Historians believe the Zubaidah trail was named after Zubaidah bin Jafar, wife of the Abbasid Caliph Harun Al-Rashid, for both her charitable work and the number of stations she ordered to be established along the trail. The ancient path was also a known trade route, gaining increased importance and flourishing in the days of the Abbasid Caliphate between 750-1258 A.D.
The trail is a candidate site for entry into UNESCO’s World Heritage list, similar to the Egyptian route, which also attracted the attention of Muslim rulers throughout history. These rulers established structures on the path such as pools, canals and wells.
They also built barricades, bridges, castles, forts and mosques. Researchers have discovered numerous Islamic inscriptions and commemorative writings engraved on rocks by pilgrims as they traveled along the road as a reminder of their Hajj journey.
With time, these structures mostly deteriorated or were destroyed by raids, but many of them have left behind remnants which shed light on the history and heritage of Arabia.
From the west, the Egyptian Hajj trail benefited the masses of Muslim pilgrims from Egypt, Sudan, Central Africa, Morocco, Andalusia, and Sicily who journeyed via Cairo. The trail travels through the Sinai to Aqaba, where a fork in the road separates the route into two. The first split is a desert trail that heads toward the holy city of Madinah and vast valleys towards Makkah. The other is a coastal trail that follows the Red Sea through Dhuba, Wajh, and Yanbu, then heads east to Khulais and onwards to the southeast, reaching Makkah.
The course of this trail changed through time, depending on political circumstances and technological development, and at one point in time, it crisscrossed with the Ottoman or Shami trail.
Perhaps one of the most well-documented journeys of Hajj can be found in the manuscripts of Moroccan scholar and explorer Ibn Battuta, which depict the journey through copious illustrations and notes.
Propelled by the quest for adventure and knowledge, Ibn Battuta left his hometown of Tangier in 1325. He took the African route, traveling by land along the Mediterranean coastline toward Egypt and seizing an opportunity to acquire knowledge of religion and law and meet with other Muslim scholars.
Over a year after the start of his journey, Ibn Battuta took a road less traveled through the Nile Delta in Egypt to the Red Sea port of Aydhad, and from there by ship to Jeddah on the other side of the Red Sea coast. His travels took him to Jerusalem, then Damascus, before finally joining a caravan of pilgrims following the Levant trail in 1326.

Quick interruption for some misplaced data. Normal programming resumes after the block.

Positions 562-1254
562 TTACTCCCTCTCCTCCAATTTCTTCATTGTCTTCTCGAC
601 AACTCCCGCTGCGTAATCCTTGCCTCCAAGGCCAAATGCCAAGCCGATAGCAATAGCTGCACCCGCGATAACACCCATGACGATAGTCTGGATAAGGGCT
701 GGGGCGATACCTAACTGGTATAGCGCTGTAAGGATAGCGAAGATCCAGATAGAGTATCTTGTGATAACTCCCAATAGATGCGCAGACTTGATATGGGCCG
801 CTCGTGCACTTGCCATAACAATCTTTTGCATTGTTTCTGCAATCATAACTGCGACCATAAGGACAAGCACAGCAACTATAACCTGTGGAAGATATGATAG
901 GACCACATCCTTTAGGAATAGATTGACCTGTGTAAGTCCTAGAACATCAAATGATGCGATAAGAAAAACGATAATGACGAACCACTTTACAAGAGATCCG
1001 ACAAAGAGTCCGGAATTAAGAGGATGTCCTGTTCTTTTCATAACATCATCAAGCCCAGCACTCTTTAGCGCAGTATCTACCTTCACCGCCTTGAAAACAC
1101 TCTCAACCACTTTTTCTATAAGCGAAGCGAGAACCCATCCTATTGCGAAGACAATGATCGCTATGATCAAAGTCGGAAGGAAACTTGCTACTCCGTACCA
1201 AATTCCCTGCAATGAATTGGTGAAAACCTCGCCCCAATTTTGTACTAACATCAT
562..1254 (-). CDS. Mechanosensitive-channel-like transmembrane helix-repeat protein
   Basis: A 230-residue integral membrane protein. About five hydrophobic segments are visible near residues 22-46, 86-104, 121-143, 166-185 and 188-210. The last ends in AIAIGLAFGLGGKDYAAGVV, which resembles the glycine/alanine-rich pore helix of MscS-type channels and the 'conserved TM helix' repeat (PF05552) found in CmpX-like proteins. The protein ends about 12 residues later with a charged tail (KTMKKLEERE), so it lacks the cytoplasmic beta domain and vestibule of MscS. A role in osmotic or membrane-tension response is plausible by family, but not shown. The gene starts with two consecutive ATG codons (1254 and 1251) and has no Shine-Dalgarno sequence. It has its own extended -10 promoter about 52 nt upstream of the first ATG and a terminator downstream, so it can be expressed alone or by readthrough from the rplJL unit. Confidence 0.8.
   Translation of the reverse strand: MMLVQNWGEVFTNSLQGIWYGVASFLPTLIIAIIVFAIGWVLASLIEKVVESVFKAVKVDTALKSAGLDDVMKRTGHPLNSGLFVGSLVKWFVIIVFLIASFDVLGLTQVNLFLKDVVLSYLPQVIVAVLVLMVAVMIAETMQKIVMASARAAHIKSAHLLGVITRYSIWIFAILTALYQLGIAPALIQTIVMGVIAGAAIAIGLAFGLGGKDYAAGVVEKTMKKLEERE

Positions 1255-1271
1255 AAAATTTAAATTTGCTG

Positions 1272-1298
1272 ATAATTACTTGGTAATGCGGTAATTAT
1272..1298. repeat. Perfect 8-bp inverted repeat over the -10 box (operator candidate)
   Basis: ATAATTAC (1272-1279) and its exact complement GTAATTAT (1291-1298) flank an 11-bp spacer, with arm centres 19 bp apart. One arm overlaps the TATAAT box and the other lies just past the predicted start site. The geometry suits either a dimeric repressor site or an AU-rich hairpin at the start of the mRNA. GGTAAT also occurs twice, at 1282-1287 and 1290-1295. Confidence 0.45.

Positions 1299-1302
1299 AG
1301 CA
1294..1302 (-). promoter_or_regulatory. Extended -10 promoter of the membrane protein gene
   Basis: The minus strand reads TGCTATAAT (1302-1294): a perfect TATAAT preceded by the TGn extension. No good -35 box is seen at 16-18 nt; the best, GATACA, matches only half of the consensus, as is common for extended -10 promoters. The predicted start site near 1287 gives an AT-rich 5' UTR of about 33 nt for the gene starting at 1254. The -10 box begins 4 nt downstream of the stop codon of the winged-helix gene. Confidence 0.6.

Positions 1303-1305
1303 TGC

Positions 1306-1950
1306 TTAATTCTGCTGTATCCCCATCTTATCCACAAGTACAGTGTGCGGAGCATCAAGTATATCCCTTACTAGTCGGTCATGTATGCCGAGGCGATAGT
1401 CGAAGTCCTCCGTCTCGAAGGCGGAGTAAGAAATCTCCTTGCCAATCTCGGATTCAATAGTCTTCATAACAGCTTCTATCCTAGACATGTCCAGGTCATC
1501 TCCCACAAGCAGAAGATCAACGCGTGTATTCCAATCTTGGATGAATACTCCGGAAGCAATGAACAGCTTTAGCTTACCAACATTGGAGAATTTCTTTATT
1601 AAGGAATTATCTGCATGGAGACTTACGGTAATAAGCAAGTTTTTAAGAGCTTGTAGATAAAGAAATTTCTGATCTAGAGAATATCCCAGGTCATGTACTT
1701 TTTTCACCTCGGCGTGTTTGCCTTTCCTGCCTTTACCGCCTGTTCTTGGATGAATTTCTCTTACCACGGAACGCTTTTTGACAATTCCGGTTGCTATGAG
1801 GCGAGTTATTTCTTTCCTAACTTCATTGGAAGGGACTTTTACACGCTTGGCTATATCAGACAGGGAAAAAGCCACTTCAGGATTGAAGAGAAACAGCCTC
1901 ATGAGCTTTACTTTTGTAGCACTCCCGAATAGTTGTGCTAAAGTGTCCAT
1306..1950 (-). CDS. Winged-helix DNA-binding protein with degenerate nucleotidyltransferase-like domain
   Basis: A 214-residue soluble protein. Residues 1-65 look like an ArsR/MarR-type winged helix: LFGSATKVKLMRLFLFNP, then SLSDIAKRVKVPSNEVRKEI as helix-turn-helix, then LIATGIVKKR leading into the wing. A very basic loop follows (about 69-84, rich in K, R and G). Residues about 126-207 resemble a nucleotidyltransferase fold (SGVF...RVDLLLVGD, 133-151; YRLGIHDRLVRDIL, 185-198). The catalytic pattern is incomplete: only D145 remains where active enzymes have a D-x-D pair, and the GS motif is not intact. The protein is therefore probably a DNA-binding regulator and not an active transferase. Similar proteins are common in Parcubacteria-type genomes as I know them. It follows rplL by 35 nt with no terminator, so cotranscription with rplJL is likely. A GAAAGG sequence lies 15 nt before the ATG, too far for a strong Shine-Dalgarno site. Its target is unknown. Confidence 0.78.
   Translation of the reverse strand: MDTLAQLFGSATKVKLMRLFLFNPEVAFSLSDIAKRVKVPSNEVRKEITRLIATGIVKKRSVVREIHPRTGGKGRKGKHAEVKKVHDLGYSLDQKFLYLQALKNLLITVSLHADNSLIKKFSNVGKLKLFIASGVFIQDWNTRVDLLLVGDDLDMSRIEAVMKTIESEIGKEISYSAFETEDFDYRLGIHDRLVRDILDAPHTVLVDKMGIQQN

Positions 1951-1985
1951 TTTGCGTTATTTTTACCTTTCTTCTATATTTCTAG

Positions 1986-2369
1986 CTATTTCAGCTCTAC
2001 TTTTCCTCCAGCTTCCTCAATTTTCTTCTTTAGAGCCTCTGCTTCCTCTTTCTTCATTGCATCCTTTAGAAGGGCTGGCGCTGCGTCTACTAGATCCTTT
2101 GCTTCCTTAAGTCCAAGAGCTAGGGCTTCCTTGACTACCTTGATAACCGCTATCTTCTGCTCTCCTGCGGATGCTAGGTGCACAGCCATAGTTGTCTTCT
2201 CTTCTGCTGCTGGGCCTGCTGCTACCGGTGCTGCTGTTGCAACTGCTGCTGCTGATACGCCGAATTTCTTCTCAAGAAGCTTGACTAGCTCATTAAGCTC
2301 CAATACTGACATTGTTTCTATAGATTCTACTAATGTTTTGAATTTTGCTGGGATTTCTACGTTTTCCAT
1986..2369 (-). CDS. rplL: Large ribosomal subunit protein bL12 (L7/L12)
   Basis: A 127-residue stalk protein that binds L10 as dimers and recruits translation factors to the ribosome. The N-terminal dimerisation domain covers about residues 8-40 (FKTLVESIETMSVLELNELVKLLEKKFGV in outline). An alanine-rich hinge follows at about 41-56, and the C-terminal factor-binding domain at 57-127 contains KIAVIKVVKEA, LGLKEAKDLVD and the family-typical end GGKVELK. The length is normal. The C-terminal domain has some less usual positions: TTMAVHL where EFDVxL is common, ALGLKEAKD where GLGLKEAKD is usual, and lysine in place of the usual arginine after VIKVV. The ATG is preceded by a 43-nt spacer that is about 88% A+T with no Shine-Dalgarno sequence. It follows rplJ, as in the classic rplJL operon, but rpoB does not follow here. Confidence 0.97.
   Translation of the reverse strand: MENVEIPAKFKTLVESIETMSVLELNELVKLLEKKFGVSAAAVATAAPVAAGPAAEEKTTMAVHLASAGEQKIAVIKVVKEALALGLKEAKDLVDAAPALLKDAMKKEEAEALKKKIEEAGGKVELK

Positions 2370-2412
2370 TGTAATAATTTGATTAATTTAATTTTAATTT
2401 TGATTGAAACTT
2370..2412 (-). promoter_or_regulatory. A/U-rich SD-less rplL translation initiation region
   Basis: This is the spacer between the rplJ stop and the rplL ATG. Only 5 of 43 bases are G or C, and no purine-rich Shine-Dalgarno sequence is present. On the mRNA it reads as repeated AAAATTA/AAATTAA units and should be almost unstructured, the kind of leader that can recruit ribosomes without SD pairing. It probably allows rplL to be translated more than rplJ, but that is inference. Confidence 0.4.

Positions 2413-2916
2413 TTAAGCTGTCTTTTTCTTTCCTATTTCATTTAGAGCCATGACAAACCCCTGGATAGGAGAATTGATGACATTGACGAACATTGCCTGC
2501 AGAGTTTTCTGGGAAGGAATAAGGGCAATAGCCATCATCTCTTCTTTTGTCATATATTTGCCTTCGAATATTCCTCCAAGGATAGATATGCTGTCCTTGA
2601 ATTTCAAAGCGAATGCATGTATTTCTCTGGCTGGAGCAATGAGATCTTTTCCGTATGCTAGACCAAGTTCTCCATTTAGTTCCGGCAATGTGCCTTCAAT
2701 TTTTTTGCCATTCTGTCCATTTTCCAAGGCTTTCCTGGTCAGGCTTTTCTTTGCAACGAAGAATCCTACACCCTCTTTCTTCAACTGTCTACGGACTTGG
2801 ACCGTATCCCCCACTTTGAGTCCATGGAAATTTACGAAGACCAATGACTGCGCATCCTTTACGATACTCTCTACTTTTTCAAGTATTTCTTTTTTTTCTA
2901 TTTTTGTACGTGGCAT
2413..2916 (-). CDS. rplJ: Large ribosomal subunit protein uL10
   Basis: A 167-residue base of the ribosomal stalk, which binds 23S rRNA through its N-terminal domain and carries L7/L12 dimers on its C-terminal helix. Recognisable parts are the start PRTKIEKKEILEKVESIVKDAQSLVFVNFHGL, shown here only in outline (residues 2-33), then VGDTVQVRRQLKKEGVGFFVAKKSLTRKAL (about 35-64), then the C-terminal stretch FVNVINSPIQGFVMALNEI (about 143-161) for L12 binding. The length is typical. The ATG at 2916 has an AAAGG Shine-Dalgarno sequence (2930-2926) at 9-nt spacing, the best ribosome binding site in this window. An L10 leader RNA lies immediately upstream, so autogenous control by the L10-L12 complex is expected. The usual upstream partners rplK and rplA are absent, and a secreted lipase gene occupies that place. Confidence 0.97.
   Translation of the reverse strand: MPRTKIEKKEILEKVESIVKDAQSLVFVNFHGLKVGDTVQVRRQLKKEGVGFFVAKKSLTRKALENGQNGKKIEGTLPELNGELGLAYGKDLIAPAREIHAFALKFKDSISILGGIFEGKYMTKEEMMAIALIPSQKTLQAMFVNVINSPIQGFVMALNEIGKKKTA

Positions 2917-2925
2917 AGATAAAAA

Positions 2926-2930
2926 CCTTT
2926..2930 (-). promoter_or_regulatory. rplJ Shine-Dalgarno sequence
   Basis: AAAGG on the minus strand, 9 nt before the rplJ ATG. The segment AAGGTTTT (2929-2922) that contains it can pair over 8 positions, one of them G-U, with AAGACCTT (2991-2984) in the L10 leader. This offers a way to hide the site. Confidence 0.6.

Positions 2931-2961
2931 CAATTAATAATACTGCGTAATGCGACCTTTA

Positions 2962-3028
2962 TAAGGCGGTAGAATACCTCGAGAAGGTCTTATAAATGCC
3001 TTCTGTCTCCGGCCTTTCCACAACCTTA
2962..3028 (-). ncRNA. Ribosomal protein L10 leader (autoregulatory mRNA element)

Connecting the Levant to Makkah and Madinah, the trail starts in Damascus, cuts through Daraa, then passes through Dhat Hajj north of Tabuk, Al-Hijr, and Madain Saleh, then on to Madinah. Pilgrims from the north often stayed in the holy city, visiting the Prophet’s Mosque before continuing their journey to Makkah. Many pilgrims returning through the route settled in Madinah for generations to come, and would welcome passing caravans from their homelands.
Since ancient times, Yemeni routes have linked the cities of Aden, Taiz, Sanaa, and Saada to the Hijaz region of western Saudi Arabia — one trail adjacent to the coast, and another passing through the southern highlands of the Asir mountains. Though it could be considered a main route alongside the Yemeni route, the Oman trail, believed to be secondary, saw pilgrims travel from Oman along the coast of the Arabian Sea to Yemen.
With time, facilities designed to ease the pilgrims’ journeys supplied water and provided protection along these roads to Makkah and Madinah.
Funded by rulers and wealthy patrons, the routes from Egypt, Yemen, Syria, and East Asia remained for centuries. No traveler journeyed empty-handed, as some carried goods with which to pay their way, and others bore local news that they shared among the provinces.
For generations, scholars have made their journeys towards the city, bringing along their concepts and ideas, contributing to scientific enterprise, and documenting the trip, noting the historical and cultural significance of the pilgrimage. Many of these scholars stayed in Makkah. Others settled in Madinah or headed north to such important Islamic cities as Kufa, Jerusalem, Damascus and Cairo to continue their studies.
Before the 19th century and the modern age of travel, these journeys would have been long and perilous. Though the actual ritual has remained unchanged in more than 1,300 years, the hardships and means of reaching the city of Makkah have eased and changed beyond recognition, with jets flying people in, buses and cars replacing camels, and Hajj bookings made with the help of the internet.
The routes died out barely half a century ago but they are well documented and preserved in memory as they symbolize the hardships pilgrims went through to perform the Hajj. They will forever preserve the spiritual footsteps of millions of devout Muslims on their climactic journeys.
Pilgrims far and wide have shared a spiritual desire that has brought masses of pilgrims across oceans, deserts and continents, just as it remains to this day and grows with each passing year.
‘Magnetic attraction’ of Makkah inspires work of Saudi visual artist Ahmed Mater
One of Mater’s most popular artworks was constructed using thousands of iron particles surrounding a magnetic cuboid
Work is contrast of color palette with black elements set on white canvas, all specs attracting simultaneously to center
Updated 06 July 2022
RIYADH: Contemporary artist Ahmed Mater’s first visit to Makkah sparked a magnetic attraction to the holy site that would shape his creative outlook on life.
Similar to many Saudis, his initial interaction with the city was as a child, but his most vivid memories of visiting Makkah came during his medical university years.
He told Arab News that on one trip, surrounded by construction cranes, he felt that his “imagination was more powerful than reality. Sometimes, we dream about change. And it happens because the power of imagination creates all of this movement.”